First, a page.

SEVENTY years ago, they stormed the Normandy beaches to liberate Europe from Nazi tyranny. Yesterday, the veterans of the D-Day landings gathered in dazzling sunshine to be celebrated as heroes by the Royal Family and world leaders.
In what is likely to be the last commemoration of this magnitude, the diminishing band of Second World War veterans attended a series of events to mark the anniversary of D-Day.
Most of the 2,000 men gathered on Sword Beach for the main ceremony were in their 90s. Many were accompanied by grandchildren and great-grandchildren, for whom the Second World War is an unimaginably long time ago.
The age and frailty of the veterans gave yesterday’s commemoration an added poignancy. It was likely to be the final time most of them would rekindle old friendships and gaze out over the Normandy beaches where more than 4,000 Allied troops lost their lives on the first day of the biggest amphibious assault in history.
In a moving address to dignitaries and veterans, French president François Hollande paid tribute to those who died on a day that “changed the world”. He issued a rallying cry to the world to fight against threats to peace just as the D-Day troops did 70 years ago.
Turning to the veterans, he said: “You are exceptional people. Thank you for having been here in the summer of 1944. Thank you for still being here on 6 June, 2014. France’s gratitude will never be extinguished.”
Mr Hollande went on to describe the horror of D-Day, invoking the image of young men, not long out of childhood, who would have had in mind a “loving mother, a worried father” as they charged into a hail of shells, bullets and barbed wire.
He said: “Before this very beach, this beautiful beach, thousands of young soldiers jumped into the water to run towards deadly German fire. They moved forward, risking their lives to shatter a diabolical regime.
“It is up to us to have the same vision, the same courage, to be just as bright and to have the same determination as those who came to those beaches 70 years ago.”
To sustained applause from an audience of VIPs that included the Queen, US president Barack Obama, Russia’s president Vladimir Putin and German chancellor Angela Merkel, Mr Hollande went on to call for the battlefield beaches of Normandy to become a Unesco world heritage site, in recognition of their role in history.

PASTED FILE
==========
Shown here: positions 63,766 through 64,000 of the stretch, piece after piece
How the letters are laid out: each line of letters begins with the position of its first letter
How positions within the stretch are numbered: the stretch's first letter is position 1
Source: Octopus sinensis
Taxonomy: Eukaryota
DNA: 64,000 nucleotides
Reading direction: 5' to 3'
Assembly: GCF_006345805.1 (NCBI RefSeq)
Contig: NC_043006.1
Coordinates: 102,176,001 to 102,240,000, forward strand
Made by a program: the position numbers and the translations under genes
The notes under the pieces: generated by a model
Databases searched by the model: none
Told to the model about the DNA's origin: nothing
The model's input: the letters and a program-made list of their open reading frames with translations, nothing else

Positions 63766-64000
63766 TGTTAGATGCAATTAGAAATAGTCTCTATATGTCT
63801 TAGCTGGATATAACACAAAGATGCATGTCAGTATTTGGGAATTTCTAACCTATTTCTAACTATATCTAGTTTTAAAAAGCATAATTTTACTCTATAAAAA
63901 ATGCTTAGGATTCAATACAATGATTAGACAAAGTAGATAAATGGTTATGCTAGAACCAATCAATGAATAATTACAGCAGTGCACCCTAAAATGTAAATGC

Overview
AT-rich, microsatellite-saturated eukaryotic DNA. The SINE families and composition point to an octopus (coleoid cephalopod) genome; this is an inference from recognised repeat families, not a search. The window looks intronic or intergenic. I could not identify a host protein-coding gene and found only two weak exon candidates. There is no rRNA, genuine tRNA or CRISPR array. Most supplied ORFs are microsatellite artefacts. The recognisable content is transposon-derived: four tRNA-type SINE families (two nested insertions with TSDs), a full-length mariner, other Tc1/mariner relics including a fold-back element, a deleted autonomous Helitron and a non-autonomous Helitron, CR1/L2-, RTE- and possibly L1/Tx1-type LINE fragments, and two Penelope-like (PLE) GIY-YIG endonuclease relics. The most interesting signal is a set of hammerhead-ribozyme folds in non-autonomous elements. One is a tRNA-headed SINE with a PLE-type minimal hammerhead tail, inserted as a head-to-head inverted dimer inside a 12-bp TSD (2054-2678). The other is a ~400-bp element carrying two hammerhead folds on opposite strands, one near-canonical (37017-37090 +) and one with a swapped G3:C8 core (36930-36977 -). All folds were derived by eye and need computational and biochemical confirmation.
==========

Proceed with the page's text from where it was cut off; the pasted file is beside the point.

The ceremony on Sword Beach was the focal point of a day of remembrance.
Archive black and white film footage on giant screens and uniformed performers told the story of Nazi atrocities and re-enacted the invasion by 156,000 troops that led eventually to the downfall of Hitler’s regime.
Bill Millin – piper to Lord Lovat, commander of 1 Special Service Brigade on D-Day who played his comrades ashore – was portrayed in the ceremony by French piper Laurent Lecourt, who said afterwards: “It was a great honour for me. I was very happy to take part.”
Some of the archive footage featured a young Princess Elizabeth, who served as a Subaltern with the Women’s Auxiliary Territorial Service during the war where she trained as a mechanic and lorry driver.
Earlier, British and Commonwealth veterans gathered with friends, family and dignitaries for a service at Bayeux Cathedral before walking to the Commonwealth war graves cemetery to pay their respects. The route was lined with hundreds of French villagers who applauded their elderly liberators, shouting “merci” and “thank you”.
Among those being honoured was Robert Laverty, 90, who wore the same Tam O’Shanter he had on in 1944 when he landed on Juno Beach with the Royal Scots Fusiliers.
He said: “It is wonderful to be here. The people are so welcoming.”
The Royal Scots, along with the 52nd Lowland Division, Royal Marines based at Fort William and the Black Watch, were among the Scottish units sent into battle on 6 June.
The Queen walked over to chat to servicemen. As she spoke to Don Sheppard, 94, an engineer in the 51st Highland Division who landed on Juno Beach, his daughter Jo said: “I must get a picture. My Dad is meeting the Queen.”
Elsewhere Prime Minister David Cameron, First Minister Alex Salmond and Labour leader Ed Miliband mingled with the crowds and posed for photographs with veterans.